TIMOTHY RICHARD FROM SULPHUR, LA: In a veritable lifetime of watching the Steelers play (54 years since 1968) I have only been blessed to have watched them play live from the stands once. I believe it was 1989 in the Superdome in New Orleans. The game ended up with all field goals, and the Steelers won, 9-6. Could you refresh my memory as to the Saints' coach and the Steelers' quarterback that day?
ANSWER: On Dec. 16, 1990, the Steelers defeated the Saints, 9-6, in New Orleans. Bubby Brister was the Steelers' quarterback that day, and Jim Mora was the Saints' coach. Also that day, Craig Heyward – whose sons Cam and Craig currently play for the Steelers – carried 6 times for 26 yards for the Saints in the game.

DENNIS SLEEGER FROM YORK, PA: There was so much made before and after the 2022 NFL Draft about Kenny Pickett's hand-size, but with how he played last year and through this past training camp do you believe this is a non-issue now?
ANSWER: I always thought it was a non-issue, because I remember back in the run-up to the 1983 NFL Draft that one of the things I heard about Dan Marino was "his hands are too small."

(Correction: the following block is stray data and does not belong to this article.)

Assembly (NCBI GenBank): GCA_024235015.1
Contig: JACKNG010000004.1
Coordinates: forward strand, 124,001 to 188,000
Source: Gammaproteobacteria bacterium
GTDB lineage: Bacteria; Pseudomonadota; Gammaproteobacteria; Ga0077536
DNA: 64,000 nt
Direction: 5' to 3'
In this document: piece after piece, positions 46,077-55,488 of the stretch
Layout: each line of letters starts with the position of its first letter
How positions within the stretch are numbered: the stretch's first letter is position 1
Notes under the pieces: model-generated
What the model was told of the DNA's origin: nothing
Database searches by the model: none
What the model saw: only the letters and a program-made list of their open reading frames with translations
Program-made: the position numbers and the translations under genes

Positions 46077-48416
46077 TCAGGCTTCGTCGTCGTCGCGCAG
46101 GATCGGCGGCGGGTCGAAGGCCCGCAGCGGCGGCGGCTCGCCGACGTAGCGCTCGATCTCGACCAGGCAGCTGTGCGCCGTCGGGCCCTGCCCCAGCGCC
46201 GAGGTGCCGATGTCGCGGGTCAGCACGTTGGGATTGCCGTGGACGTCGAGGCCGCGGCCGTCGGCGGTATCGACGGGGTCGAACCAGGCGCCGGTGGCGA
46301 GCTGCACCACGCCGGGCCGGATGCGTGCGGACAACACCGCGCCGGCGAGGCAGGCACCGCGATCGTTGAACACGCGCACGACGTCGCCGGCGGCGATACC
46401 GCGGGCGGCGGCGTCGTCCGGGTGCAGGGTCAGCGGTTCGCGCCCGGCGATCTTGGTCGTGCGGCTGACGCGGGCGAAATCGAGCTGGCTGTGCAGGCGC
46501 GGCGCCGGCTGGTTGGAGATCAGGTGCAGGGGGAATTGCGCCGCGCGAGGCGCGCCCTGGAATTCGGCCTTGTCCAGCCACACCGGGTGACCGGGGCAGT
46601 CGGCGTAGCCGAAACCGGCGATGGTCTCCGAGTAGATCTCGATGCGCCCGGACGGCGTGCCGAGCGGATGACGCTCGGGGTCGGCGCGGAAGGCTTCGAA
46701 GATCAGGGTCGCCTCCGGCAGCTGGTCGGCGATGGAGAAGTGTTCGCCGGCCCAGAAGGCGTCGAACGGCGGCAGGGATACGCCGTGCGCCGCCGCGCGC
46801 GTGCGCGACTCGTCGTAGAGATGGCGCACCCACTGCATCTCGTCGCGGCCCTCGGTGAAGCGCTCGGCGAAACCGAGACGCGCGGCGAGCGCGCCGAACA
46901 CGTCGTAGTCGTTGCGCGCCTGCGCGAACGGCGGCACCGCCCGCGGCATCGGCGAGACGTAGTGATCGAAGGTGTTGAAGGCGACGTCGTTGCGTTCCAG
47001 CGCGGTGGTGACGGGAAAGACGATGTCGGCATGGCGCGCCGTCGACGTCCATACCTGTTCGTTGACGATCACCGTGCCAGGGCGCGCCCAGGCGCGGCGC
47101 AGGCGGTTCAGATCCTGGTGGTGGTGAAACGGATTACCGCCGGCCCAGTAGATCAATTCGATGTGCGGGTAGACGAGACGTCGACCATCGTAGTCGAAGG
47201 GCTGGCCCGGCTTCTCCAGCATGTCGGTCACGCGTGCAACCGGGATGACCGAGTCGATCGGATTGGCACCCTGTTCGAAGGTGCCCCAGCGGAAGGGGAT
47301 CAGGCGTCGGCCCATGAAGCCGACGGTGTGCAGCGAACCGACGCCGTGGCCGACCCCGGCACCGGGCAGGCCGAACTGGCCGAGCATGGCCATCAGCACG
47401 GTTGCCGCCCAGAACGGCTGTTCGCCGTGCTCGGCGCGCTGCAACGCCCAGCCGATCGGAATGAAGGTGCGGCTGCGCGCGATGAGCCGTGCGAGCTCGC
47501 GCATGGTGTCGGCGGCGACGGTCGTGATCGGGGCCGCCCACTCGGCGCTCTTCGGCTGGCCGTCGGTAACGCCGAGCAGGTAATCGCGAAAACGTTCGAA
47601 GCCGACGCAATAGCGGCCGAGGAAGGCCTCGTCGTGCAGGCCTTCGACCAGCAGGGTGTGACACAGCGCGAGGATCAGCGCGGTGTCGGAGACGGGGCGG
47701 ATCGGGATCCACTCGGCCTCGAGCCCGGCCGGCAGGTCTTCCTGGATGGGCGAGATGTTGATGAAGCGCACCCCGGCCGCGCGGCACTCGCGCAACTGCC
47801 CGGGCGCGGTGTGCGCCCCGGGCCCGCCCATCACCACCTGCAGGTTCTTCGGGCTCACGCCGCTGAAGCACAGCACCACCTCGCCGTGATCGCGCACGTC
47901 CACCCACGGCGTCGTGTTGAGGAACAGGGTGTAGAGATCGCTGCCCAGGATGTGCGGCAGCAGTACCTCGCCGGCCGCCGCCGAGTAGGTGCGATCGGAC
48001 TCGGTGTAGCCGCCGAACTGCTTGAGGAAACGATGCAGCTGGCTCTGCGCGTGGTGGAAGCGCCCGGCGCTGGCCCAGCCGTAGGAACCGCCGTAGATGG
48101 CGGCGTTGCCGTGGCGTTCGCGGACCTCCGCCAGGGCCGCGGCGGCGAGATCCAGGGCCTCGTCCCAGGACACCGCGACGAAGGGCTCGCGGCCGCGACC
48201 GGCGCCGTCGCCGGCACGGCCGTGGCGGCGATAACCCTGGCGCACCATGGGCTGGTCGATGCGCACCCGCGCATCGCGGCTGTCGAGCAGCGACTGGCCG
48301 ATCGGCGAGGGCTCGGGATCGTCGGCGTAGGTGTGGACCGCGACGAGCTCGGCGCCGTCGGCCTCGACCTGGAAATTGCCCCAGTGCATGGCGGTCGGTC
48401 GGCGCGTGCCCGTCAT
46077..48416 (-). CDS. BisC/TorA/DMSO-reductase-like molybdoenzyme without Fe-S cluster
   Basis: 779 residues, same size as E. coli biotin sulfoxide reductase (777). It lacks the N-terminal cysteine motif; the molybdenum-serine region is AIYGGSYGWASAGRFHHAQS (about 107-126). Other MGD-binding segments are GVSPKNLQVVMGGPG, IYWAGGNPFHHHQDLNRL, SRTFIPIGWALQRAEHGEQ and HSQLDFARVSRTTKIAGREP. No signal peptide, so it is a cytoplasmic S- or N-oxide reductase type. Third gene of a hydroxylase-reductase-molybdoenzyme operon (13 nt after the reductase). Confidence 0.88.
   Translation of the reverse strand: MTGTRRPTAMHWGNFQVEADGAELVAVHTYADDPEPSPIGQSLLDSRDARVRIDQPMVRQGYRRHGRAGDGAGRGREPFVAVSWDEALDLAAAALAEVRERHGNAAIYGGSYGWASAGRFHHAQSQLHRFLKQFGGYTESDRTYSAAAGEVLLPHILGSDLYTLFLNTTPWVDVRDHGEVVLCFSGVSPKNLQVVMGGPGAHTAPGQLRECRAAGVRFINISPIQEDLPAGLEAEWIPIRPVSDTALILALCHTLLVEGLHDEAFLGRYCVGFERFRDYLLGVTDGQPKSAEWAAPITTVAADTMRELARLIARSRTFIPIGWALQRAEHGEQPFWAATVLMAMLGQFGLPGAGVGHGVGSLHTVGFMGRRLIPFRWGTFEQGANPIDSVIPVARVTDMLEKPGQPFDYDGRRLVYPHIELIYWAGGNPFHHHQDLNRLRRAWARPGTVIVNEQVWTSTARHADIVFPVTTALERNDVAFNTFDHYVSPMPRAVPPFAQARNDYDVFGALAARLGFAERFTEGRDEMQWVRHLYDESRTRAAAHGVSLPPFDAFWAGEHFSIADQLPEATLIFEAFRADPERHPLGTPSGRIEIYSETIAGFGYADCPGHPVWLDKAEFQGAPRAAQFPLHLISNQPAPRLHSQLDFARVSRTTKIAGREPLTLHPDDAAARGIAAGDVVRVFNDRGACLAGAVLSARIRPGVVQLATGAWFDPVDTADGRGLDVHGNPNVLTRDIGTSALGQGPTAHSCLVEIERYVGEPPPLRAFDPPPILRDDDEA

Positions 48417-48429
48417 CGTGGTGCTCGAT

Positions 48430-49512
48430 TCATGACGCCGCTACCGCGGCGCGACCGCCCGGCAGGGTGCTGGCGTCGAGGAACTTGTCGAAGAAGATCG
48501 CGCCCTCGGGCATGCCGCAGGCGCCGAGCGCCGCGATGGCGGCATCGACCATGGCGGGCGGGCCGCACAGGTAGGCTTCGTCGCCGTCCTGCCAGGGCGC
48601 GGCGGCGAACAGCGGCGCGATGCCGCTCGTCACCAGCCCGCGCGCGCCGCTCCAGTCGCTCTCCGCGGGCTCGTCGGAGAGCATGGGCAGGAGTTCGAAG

BRETT TAYLOR FROM BROOKLYN, NY: On cut-down day, is it a free-for-all regarding signing the cut players or is there an order to the process similar to the draft where the worst team gets the first selection?
ANSWER: During the roster cut-down to 53 players, which must happen by 4 p.m. on Tuesday, Aug. 29, the bulk of the players will be subjected to waivers. The only players not subjected to waivers will be those who qualify as vested veterans as a result of their years of service in the NFL, and those players are free to sign with any interested team of their own choosing. For the players who are waived, there is a 24-hour period for teams to submit claims on them, and then at the end of the 24-hour period each waived player is awarded to the team with the worst record among those claiming him. In the instance of the cut-down to 53 players, waiver claims will be awarded in the same order in which teams drafted in April.

MICHAEL JOHNSON FROM HOUSTON, TX: Is there a website or app that allows fans to view other television angles from gameday footage?
ANSWER: There is what is called the all-22 view, which shows all 22 players on the field during every snap of every game. You can get information on subscribing to that service by visiting: ""